ESPN Milwaukee suspends weekly Brett Fife appearances over welfare scandal

Much remains up in the air as authorities and the media investigate Brett Favre’s alleged role in the welfare scandal that rocked the Green Bay Packers legend’s home state of Mississippi, but some of his partners are already pulling back.

A spokesperson told Front Office Sports that ESPN Milwaukee, a local ESPN affiliate run by Good Karma Brands (an interesting name given the circumstances), said it had “suspended” Favre’s weekly broadcast on the station. show up.

Front Office Sports mentions SiriusXM and 33rdTeam as other media outlets that have existing deals with Favre, although it points out that Favre has been in business since September 13.

Favre’s fading public profile is just one consequence of the Pro Football Hall of Famer’s growing scandal since it first came to light through Mississippi Today’s report in 2020.

Some sponsors are slowly pulling out of Brett Favre

In addition to the loss of media partners, some of Favre’s sponsors are reportedly moving away from him.

According to Front Office Sports, Catholic prayer and meditation app Hallow and medical technology company Odyssey Health have quietly removed content about Favre from their sites. Neither company responded to the outlet’s message.

Not everyone is giving up on Favre, though, as compression sleeve company Copper Fit reportedly issued a statement saying Favre was cleared of wrongdoing two years ago:

“Copper Fit has worked with Brett Favre for almost nine years,” Copper Fit said. “He’s always behaved decently and we know he’s a very decent person. As far as we know, he was cleared of any wrongdoing two years ago. We’re confident the same will be true in civil proceedings.”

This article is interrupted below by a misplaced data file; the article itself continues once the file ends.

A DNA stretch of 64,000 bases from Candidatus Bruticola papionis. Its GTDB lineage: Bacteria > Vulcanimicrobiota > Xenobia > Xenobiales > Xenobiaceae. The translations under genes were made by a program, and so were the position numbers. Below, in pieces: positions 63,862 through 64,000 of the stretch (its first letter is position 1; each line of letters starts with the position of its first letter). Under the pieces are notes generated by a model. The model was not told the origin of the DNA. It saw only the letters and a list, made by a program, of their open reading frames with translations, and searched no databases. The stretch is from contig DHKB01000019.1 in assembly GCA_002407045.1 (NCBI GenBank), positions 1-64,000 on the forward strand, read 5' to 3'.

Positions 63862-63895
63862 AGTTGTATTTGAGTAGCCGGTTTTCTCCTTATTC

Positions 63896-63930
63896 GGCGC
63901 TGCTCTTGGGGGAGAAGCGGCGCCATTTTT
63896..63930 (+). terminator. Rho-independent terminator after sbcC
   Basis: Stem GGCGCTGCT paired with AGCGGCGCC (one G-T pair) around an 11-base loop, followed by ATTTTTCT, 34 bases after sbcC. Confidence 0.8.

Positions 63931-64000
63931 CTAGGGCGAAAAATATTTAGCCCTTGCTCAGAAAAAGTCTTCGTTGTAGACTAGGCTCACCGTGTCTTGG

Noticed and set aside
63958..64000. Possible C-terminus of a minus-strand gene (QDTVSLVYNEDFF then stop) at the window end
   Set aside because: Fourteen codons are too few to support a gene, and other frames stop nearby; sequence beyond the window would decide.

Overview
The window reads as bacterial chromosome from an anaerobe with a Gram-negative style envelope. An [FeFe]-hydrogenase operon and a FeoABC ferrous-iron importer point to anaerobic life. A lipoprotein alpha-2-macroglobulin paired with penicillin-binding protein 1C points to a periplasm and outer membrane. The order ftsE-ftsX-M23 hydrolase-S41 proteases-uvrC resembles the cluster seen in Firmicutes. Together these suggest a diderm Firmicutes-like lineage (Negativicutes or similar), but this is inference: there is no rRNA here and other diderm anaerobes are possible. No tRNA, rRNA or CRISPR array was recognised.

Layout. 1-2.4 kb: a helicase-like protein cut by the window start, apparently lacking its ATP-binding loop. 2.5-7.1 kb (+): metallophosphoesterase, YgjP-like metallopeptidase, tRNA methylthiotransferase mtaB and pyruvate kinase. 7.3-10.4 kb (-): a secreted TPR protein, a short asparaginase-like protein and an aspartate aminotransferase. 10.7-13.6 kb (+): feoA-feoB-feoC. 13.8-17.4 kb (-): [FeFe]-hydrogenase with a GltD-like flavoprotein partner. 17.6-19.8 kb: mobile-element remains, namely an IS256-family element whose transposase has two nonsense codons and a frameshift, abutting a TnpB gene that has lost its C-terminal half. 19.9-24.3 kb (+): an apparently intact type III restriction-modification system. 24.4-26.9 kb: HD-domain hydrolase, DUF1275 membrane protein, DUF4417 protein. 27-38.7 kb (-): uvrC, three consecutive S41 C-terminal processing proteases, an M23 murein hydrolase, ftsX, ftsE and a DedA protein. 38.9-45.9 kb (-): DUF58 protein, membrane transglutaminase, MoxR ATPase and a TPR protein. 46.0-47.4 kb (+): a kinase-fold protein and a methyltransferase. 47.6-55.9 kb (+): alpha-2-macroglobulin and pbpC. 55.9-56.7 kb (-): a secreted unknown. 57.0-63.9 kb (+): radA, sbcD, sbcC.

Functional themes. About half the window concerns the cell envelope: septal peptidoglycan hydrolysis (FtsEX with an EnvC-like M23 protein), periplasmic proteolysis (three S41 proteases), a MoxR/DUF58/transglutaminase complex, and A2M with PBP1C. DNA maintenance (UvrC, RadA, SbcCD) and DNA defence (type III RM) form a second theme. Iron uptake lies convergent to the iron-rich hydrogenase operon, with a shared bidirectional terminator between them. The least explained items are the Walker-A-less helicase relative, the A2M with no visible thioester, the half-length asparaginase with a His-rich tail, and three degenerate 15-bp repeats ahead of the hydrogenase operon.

Brett Favre’s welfare scandal won’t go away

When Favre’s involvement was first reported, many saw it as an odd quirk in a larger story.

A Hall of Fame quarterback who made more than $100 million in his career took $1 million in benefits to ostensibly give some speeches and cut some commercials. This of course had a bad effect on Favre, who was quick to promise to repay the money (which he did, minus interest), but he benefited a lot from the skepticism.

Favre himself has argued his innocence and worst-case scenario ignorance of it all, claiming he had no idea the money came from the Temporary Assistance Fund for Needy Families, a program designed to help some of the country’s poorest people. federal program.

This “oops, I made a mistake” appearance appeared to be stripped away earlier this month after texts between Favre and some of the alleged (and convicted) leaders of the reporting scheme were published. The report also revealed that Favre allegedly helped divert $5 million in TANF funds to build a volleyball hall at the alma mater of Miss Nan, whose daughter recently played volleyball.

MIAMI, FL - JANUARY 31: Former NFL player Brett Favre speaks on stage during Day 3 of SiriusXM of Super Bowl LIV on January 31, 2020 in Miami, Florida.  (Photo by Cindy Ord/Getty Images for SiriusXM)

Brett Favre’s alleged involvement in a Mississippi welfare program is getting worse. (Photo by Cindy Ord/Getty Images for SiriusXM)

In particular, when Favre wrote this in 2017, it’s hard to see how he didn’t know where his money was coming from:

If you’re going to pay me, can the media find out where it came from and how much?

Favre has since been questioned by the FBI over the alleged plan, and it’s unclear what further repercussions he might face. So far, there have been no reports that he is under criminal investigation, although he still has a civil lawsuit from Mississippi to deal with.

However, given how far the whole story has gone, and how many of the people allegedly involved have entered into plea deals, that might not be pleasant for Favre.

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